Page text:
Lawyers are up in arms against the Internal Security Organisation (ISO) for allegedly arresting, detaining and torturing citizens, among them lawyers, in their line of duty. Under their umbrella body, the Uganda Law Society (ULS), the lawyers have accused ISO director, Col (Rtd) Frank Kaka Bagyenda of usurping the powers of other security agencies and acting outside the law.
Addressing the media in Kampala, ULS President, Mr Simon Peter Kinobe, said that ISO Director (Bagyenda) has now taken over the role of other security agencies and turned ISO into a clearing agency for wealthy individuals to the detriment of regular citizens.
“Despite the lack of statutory mandate to arrest and detain, the same has continually detained citizens in places not gazetted by law and beyond the statutory period of 48 hours. The most notorious safe house used by ISO is in Kyengera protected by the military police under the command of the UPDF,” he said.
He accused ISO operatives of threatening and arresting advocates for doing their legal work saying that any actions taken by the security agency amount to kidnap as they are illegal.
According to Mr Kinobe, Section 11 of the Advocates Act Cap 267 mandates advocates to represent their clients without intimidation.
“The Uganda Law Society has made several calls to ISO to stop kidnapping Ugandans, especially advocates, in vain. We have advised the same to stop intimidating, harassing and arresting advocates in the legal course of performing their duty to no avail,” he said.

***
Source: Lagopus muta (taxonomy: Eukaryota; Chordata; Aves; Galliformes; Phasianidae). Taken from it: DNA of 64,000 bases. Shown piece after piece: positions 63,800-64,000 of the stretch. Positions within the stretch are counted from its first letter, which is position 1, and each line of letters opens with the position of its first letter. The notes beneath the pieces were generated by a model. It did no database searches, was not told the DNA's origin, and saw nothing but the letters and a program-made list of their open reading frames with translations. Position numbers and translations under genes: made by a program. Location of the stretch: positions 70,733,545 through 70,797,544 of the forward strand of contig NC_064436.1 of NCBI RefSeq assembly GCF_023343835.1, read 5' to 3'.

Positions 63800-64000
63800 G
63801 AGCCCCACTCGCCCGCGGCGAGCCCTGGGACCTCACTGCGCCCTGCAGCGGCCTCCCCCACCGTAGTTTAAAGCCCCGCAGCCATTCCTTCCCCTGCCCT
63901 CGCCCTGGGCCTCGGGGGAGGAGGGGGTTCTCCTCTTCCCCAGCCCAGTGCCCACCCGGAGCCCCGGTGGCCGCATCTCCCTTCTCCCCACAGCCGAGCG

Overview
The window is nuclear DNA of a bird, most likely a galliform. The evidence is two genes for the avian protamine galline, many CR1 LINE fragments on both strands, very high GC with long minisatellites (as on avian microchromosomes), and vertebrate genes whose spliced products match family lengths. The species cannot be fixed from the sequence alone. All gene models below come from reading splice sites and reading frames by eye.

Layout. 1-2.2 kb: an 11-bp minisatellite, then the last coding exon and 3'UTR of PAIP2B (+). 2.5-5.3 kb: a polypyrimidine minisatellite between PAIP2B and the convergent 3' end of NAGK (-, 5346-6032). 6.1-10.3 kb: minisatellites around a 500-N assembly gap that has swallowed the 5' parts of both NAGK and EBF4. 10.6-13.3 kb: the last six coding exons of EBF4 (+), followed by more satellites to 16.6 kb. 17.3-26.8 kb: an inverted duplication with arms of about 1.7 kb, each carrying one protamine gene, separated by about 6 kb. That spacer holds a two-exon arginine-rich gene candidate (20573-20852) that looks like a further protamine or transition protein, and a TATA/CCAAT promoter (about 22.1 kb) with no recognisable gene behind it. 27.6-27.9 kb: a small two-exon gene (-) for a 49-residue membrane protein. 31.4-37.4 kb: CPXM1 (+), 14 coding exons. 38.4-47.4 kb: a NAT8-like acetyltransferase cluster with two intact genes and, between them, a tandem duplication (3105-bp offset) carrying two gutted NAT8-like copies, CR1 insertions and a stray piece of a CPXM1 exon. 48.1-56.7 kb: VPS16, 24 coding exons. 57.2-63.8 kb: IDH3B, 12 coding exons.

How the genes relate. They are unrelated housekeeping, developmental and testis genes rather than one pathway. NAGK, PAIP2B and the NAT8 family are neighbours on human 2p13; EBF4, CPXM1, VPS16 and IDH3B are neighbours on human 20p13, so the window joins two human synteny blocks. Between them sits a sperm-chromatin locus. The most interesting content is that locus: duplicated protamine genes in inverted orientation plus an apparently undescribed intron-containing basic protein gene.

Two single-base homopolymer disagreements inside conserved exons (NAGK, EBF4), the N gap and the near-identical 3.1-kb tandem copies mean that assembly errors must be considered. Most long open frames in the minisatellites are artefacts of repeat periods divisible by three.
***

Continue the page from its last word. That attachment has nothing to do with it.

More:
Mr Kinobe said that ULS have also received increasing reports of torture of suspects in custody totally reminiscent of Uganda’s dark history.
Col Bagyenda was not available for a comment when this reporter tried to reach him via his known telephone numbers.
Section 4 of the Security Organisations Act of 1987 provides for Restrictions on exercise of duties.
Section 4(1) states that: “No officer or employee of either organisation shall take action directed against or affecting any person following intelligence gathered pursuant to section 3 unless that action has first been sanctioned by the President or such other authority as the President may direct; except that either of the Directors General may direct the police to arrest and detain, in relation to intelligence gathered, any person for not more than forty-eight hours pending a report by the Director General under section 3(b) and a decision by the President.”
Section 4 (2) provides that: “No officer or employee of either organisation shall have power to arrest, detain or confine any person by virtue only of being an officer or employee of the organisation.”